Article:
The home of the brave may soon become the land of the fee. The Immigration and Naturalization Service is drafting a plan to charge people who enter the United States on foot or by car.

The proposal, which is still on the drawing board, already has infuriated critics lining up like weekend travelers at the Tijuana border crossing."That's a hell of a way to balance their budget," scoffs Mario Moreno, regional counsel of the Mexican-American Legal Defense and Educational Fund. "Charging fees at the border is not the way to take care of the gross mismanagement of the INS."

Says Jill Scheldrup, state and local programs manager for the U.S. Chamber of Commerce: "It would appear that it would create yet another barrier to persons coming into this country."

The experimental plan was included in a Justice Department appropriations measure passed by Congress earlier this year. It calls for the INS to conduct a three-year test of charging fees at congested border crossings.

Last year, 429,028,310 residents and aliens were admitted to the United States through official ports of entry, the INS says. The numbers do not include those who entered the country illegally.

In Washington state alone, nearly 25 million people, including 18 million aliens, passed through the state's 18 points of entry. The most congested crossing is Blaine, Wash., which borders Vancouver, Canada. More than 11 million people crossed into the United States through Blaine in 1989.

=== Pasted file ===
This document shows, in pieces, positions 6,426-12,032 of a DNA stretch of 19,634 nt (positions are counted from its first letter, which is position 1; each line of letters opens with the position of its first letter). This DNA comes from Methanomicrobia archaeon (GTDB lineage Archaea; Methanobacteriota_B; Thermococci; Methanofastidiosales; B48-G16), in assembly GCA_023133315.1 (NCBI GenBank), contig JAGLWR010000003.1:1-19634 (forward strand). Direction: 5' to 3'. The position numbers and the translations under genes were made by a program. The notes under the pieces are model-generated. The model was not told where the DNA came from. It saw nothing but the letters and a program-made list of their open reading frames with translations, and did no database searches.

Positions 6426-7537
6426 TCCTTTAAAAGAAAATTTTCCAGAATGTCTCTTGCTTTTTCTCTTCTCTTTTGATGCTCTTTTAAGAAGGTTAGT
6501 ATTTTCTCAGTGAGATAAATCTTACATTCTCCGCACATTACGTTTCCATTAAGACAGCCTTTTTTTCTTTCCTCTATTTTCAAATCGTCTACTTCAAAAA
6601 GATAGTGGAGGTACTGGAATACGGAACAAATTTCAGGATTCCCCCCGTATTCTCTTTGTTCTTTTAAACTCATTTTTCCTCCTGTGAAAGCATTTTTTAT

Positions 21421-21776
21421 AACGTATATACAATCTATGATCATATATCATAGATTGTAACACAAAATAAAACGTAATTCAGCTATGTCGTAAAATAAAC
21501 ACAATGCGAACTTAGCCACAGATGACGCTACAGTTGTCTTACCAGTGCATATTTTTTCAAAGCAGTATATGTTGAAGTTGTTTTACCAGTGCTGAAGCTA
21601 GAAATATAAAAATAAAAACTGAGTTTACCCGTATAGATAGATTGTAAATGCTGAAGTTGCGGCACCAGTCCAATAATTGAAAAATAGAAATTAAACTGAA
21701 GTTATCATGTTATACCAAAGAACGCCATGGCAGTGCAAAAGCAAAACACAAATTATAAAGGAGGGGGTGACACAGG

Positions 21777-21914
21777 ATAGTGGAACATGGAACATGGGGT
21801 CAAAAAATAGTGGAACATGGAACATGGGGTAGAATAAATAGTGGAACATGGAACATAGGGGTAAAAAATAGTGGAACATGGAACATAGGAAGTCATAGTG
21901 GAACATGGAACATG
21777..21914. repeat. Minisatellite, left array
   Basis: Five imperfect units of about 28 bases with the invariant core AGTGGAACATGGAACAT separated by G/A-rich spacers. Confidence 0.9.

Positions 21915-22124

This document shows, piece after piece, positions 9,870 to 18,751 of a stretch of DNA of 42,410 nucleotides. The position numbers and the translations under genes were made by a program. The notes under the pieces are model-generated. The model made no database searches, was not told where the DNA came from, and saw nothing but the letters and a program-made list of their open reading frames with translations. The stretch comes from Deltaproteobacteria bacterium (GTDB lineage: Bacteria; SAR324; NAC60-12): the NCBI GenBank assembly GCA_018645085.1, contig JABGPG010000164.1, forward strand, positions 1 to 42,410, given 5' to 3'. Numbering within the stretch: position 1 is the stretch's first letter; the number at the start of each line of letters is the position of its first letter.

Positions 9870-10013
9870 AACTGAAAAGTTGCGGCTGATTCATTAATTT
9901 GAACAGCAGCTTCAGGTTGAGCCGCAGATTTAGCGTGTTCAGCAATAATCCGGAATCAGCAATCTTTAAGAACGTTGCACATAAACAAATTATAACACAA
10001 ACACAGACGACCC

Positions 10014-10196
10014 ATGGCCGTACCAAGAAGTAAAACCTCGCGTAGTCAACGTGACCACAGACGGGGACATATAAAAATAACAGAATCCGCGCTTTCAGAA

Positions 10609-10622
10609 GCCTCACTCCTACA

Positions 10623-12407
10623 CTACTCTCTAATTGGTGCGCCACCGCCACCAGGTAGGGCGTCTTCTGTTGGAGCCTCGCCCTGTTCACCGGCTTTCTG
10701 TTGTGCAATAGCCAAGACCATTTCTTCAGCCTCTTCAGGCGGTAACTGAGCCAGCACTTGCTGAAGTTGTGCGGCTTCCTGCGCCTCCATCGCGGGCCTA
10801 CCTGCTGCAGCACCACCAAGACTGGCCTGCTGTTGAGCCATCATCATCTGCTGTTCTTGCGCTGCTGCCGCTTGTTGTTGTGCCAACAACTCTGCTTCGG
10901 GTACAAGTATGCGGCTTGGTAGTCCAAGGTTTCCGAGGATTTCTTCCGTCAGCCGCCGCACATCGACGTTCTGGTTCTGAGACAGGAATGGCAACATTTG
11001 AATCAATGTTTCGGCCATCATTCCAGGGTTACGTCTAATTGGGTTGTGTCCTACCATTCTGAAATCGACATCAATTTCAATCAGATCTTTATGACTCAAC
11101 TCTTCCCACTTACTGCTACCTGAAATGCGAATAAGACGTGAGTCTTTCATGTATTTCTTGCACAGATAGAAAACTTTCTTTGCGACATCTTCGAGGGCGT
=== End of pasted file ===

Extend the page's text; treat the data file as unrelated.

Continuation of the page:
Many of the busiest checkpoints have experienced a sharp increase in traffic in recent years. The seemingly endless lines of idling cars during holiday weekends at the Tijuana-San Ysidro border crossing is a Southern California legend.

The money generated by the fees would be used to pay for more INS agents and facilities with the goal of cutting down on congestion. At the end of the three-year period, a decision will be made on whether to continue or expand the fee project.

Duke Austin, INS spokesman, is quick to point out that fees for entering the United States are not new. For several years the INS and the Customs Service have been adding a $5 surcharge on international plane tickets to pay for inspections. There are also several toll bridges connecting the United States with Canada and with Mexico.

"The motivation for doing this is we have impacted areas on our northern and southern borders where there are huge backlogs, unacceptable backlogs," Austin says. Absent additional funding from the federal government, "How do you put new resources there?"

Austin says the INS is looking at various options for putting the fee program into place, and that the plan should be ready to present to Congress sometime in January.